• Hardcover
  • 336 pages
  • John Quincy Adams and the Politics of Slavery
  • David Waldstreicher
  • 05 October 2018
  • 9780199947959

About the Author: David Waldstreicher

David Waldstreicher, editor, is Distinguished Professor of History at the Graduate Center, City University of New York, and the author of Slavery s Constitution From Revolution to Ratification 2009 Runaway America Benjamin Franklin, Slavery, and the American Revolution 2004 and In the Midst of Perpetual Fetes The Making of American Nationalism, 1776 1820 1997 As editor, his books inclu



10 thoughts on “John Quincy Adams and the Politics of Slavery

  1. says:

    John Quincy Adams was an avid journal keeper He journaled daily and kept meticulous notes about his everyday life His thoughts and his beliefs Reading this journey of his life was so interesting and so unexpected.He chose to change his beliefs at the end of his life and become a staunch enemy of the slave industry Insightful and illuminating this book opened my eyes about how the people of the pre civil war days perceived the horrors of slavery An amazing book that I will keep as a reference guide in my own personal library I was provided a copy by the publishers and NetGalley in exchange for an honest review.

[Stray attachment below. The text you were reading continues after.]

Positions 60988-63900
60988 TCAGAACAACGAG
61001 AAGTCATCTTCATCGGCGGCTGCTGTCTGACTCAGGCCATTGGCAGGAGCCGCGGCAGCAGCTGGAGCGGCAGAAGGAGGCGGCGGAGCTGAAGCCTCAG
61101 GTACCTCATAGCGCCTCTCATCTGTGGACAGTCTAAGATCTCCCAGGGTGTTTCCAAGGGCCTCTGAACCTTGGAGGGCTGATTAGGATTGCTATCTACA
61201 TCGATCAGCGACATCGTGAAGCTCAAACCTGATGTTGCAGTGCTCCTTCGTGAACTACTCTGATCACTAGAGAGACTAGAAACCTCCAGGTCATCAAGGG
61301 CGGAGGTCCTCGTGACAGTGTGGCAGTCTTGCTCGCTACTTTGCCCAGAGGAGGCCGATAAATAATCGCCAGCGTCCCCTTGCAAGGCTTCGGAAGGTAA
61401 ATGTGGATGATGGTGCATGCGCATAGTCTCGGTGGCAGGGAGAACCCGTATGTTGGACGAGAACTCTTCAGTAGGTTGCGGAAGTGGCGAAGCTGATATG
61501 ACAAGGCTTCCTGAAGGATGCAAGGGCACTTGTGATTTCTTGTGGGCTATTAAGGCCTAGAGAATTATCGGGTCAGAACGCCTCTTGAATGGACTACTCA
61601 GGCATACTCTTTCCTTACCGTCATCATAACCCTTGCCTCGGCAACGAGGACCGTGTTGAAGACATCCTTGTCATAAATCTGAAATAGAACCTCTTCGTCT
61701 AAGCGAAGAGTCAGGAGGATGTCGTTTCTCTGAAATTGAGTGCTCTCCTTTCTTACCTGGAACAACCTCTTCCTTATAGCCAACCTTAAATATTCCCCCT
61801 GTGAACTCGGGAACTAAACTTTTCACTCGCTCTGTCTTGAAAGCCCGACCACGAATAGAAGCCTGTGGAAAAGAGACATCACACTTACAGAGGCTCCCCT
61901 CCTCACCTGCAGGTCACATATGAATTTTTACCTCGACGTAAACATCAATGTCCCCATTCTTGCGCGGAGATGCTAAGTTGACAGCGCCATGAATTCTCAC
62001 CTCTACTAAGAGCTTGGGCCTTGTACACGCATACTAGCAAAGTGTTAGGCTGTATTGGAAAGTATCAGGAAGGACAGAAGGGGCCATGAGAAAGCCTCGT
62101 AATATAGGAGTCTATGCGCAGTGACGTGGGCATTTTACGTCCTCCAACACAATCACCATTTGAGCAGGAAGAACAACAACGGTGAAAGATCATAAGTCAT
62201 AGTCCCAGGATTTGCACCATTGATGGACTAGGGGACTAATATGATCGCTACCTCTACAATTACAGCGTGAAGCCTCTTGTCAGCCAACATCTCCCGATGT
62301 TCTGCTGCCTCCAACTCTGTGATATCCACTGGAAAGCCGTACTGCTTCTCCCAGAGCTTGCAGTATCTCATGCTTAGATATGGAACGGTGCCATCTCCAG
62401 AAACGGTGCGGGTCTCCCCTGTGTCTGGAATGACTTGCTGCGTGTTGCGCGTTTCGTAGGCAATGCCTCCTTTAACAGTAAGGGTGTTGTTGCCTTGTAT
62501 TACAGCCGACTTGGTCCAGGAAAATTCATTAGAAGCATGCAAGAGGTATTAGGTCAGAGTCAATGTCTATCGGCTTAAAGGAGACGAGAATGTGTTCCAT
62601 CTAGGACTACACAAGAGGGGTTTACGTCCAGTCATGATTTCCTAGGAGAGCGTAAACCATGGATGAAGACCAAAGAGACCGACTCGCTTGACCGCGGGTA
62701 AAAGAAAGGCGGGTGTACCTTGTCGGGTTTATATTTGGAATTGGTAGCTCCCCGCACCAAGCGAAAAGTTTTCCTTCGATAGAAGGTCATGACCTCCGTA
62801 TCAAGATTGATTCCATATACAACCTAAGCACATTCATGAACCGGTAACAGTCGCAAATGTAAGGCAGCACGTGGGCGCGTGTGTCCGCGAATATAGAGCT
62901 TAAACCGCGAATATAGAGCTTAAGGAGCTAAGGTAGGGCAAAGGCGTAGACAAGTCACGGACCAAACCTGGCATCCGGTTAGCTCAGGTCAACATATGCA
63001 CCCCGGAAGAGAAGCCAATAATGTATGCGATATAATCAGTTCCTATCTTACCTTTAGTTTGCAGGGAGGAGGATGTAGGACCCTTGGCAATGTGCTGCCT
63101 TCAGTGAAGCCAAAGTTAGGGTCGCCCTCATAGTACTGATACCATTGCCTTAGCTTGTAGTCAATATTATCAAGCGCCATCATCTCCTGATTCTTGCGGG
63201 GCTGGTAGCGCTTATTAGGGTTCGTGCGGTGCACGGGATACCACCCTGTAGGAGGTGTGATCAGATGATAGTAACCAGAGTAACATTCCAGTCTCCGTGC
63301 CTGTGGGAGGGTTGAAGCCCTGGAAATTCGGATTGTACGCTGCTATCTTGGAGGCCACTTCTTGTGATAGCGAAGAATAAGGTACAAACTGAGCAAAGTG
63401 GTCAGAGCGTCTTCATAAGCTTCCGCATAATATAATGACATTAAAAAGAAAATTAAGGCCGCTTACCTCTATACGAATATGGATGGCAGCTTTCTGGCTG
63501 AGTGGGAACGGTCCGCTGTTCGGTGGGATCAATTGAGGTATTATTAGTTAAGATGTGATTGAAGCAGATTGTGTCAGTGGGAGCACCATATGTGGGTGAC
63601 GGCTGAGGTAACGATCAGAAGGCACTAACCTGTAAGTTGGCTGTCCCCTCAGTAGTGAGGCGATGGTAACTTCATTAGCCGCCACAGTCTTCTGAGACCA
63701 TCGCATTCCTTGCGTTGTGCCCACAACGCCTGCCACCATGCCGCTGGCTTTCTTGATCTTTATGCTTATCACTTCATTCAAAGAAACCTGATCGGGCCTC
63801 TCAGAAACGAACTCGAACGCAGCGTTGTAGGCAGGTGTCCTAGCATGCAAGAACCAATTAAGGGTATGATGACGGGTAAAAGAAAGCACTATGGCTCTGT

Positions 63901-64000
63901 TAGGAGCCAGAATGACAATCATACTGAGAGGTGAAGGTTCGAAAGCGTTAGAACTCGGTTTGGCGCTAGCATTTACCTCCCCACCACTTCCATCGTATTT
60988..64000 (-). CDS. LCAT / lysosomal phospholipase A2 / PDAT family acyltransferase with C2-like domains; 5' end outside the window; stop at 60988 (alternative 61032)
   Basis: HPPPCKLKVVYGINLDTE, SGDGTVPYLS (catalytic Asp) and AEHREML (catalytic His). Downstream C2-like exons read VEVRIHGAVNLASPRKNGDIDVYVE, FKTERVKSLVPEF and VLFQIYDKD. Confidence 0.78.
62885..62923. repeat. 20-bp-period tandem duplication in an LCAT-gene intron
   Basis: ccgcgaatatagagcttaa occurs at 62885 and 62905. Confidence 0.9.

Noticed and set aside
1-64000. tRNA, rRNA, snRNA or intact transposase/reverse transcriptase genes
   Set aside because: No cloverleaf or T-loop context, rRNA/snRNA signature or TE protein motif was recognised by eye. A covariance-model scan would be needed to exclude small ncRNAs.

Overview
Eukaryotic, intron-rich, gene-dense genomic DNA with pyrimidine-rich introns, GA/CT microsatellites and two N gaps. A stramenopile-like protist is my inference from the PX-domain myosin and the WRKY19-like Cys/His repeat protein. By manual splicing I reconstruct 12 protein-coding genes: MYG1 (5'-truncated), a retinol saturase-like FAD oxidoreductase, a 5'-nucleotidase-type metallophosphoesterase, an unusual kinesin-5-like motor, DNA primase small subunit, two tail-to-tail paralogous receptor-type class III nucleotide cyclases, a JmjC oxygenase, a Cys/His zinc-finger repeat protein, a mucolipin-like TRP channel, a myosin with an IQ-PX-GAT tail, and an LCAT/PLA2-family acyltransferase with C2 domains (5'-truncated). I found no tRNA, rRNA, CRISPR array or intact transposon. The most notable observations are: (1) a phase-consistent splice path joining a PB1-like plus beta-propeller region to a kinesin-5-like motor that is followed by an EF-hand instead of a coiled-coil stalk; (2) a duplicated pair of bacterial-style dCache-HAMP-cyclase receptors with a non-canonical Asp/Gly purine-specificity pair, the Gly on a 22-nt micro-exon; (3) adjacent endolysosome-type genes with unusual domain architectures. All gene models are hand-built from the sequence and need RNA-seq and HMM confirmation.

2. says:

    Thorough look at Adams s evolution on the subject of slavery, using his personal diaries I received a free digital ARC via NetGalley in exchange for an honest review.Full review to come I have to confess my complete lack of knowledge about some of the earliest presidents after Washington I vaguely thought both John Adams and John Quincy Adams were the only two among the first ten or so who never owned slaves and were staunchly against slavery I could ve sworn I read that previously But as I started this one, I quickly found that was not the case at all and early on his career, JQA was actually a supporter of this cancerous practice that still impacts our country today In fact, at around 49%, the books states The Adamses rented slaves during their years in Washington DC This is quite a different picture painted of a man who, in the last years of his life, was so well known for his opposition to slavery He was even called by one of his political rivals, Henry Wise, the acutest, the astutest, the archest enemy of southern slavery that ever existed This is quite a contrast to how JQA even viewed himself, as he often criticized the abolitionists who didn t think he was going far enough to denounce slavery.See the rest of my review at